Pointing out instruction
by Alan Wallace
And in the midst of that, let’s already take a little step toward Dzogchen, the Great Perfection. And that is, while attending to the sensations corresponding to or correlated with the respiration, throughout the entire body, kind of the flow of energy through the whole body, corresponding to or related to respiration, while attending to the movements within the body, corresponding to the respiration, attend to this from a place of stillness. Your awareness, your mental awareness, resting in stillness while simultaneously attending to the flux, the ebb and flow, of the sensations of the breath throughout the body - stillness and movement, stillness and movement simultaneously.
As you calm, as the mind stabilizes, as the clarity of mind, like the sun rising over the horizon, the clarity of mind becomes clearer and clearer. Then make a segue into a practice that is called by various names, one is simply observing the mind, again from a vantage point of stillness.
Direct your attention now single-pointedly to one out of six domains of experience, the domain of mental events, of thoughts, of memories, mental images, the same domain in which dreams arise at night, but also subjective impulses, like desires and emotions. And from the vantage of stillness, clarity of stillness, awareness that is at ease, still and clear, observe the theater of the mind – the comings and goings, thoughts, emotions, memories, fantasies and so forth. Coming and going, arising in the space of the mind, dissolving back into that space. And observe it in an ongoing way from that vantage point of stillness without, what psychologists call Cognitive Fusion, without getting caught up and carried away by the memories, the desires, the emotions and so forth.
And then as you go deeper, look to the intervals between thoughts, attend to the very space of the mind itself. And attend clearly, discerningly … observe what is the nature of this space. Is it physical space? This is the space of the mind. Does it have color? Does it have shape? Does it have a center, a periphery? Does it have form? Does it have any physical qualities whatsoever? Observe it closely, the very space of the mind.
And then as we move along the strategy, this is a very condensed course, as you are able to maintain that flow of clear, discerning, awareness, the space of the mind, And observing also how thoughts emerge from that space...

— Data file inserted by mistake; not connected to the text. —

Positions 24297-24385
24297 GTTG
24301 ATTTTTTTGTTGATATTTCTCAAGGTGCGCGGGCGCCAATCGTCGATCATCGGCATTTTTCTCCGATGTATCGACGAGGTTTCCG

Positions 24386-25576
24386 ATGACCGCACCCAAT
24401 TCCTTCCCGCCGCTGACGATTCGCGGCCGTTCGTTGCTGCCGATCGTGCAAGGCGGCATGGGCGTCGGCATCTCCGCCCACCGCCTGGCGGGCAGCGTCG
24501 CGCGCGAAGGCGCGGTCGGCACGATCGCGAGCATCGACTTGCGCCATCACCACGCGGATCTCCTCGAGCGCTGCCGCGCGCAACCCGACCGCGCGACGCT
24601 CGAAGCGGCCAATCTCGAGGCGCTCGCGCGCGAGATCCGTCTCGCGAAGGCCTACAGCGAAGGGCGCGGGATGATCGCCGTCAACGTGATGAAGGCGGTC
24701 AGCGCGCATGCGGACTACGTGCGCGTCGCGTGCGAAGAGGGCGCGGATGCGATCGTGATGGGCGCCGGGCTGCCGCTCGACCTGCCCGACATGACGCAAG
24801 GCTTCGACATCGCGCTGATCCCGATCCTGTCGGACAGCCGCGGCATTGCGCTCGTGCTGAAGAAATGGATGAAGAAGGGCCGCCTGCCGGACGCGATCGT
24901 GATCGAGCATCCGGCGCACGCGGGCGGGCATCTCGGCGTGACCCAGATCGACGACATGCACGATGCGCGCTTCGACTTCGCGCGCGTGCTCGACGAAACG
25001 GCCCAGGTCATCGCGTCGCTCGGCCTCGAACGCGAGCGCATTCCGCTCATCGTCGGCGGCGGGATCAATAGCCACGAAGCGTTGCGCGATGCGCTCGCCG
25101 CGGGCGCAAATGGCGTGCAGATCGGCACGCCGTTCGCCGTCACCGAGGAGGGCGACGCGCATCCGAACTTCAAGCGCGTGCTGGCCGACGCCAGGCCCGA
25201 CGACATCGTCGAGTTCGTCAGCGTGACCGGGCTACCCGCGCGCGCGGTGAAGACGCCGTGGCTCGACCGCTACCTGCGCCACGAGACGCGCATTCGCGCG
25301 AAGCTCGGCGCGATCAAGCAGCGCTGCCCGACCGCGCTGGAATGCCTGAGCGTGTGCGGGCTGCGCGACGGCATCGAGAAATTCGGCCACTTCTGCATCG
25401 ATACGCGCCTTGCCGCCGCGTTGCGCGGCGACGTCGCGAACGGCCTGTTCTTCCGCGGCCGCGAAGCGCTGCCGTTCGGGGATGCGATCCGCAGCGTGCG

...Alright. So observe the space of the mind and now do something very clever. Withdraw the vector of your attention and withdraw it right into the very nature of being aware itself. Have no directionality, no vector. No object of attention outside of awareness itself and simply rest in an ongoing flow of awareness of being aware - consciousness of consciousness itself...
And now one step further and we’ll step into the domain of Dzogchen. Now carefully, incisively observe that which is observing. We call it the mind. Observe the mind. We call it awareness. Observe awareness. Observe that which is aware, that which thinks, that which intends. Observe the observer. And cut through the mind, right down to the very ground, which is Rigpa.
And Dzogchen meditation is nothing more or less than cutting through to pristine awareness, Rigpa, and viewing reality from that perspective. And that right there is the view of the Great Perfection.
So in your practice, - I just gave you enough to keep you busy for at least a few days – in your practice, when you come to the end, when you’re coming to the, where you’re able to sustain the flow of awareness of awareness, and then you cut through the flow of awareness of awareness to, the penetration to, that which is aware, you note a distinction between the awareness that gets distracted, and gets dull, and gets centered, and gets distracted again …. And that’s the mind.
But as you cut through to that which is aware, you may cut through to a dimension of awareness that is unborn and unceasing, that never moves, because it is not in time. It is unchanging and you can never wrap your conceptual mind around it. Because this baseline, this ground of awareness, from which all conditioned states of consciousness emerge. Transcends the very parameters of existence and non-existence. It transcends all conceptual categories. It can be known. It is not an ultimate mystery. It can be known directly without mediation, but only by itself. It can know itself. But your conceptual mind cannot grasp it. It is beyond its pay grade, it is beyond its scope.
So this Rigpa, this pristine awareness, it is present right now. It is where your awareness is. It is where your thoughts are, it is not something separate. It is not somebody else’s, it not God’s or Buddha’s or some other person’s. It is the ground state of your own awareness. And I’ll end on this note: hidden and in plain sight. So try that and see what happens. Thank you so much.
This talk can be found from here.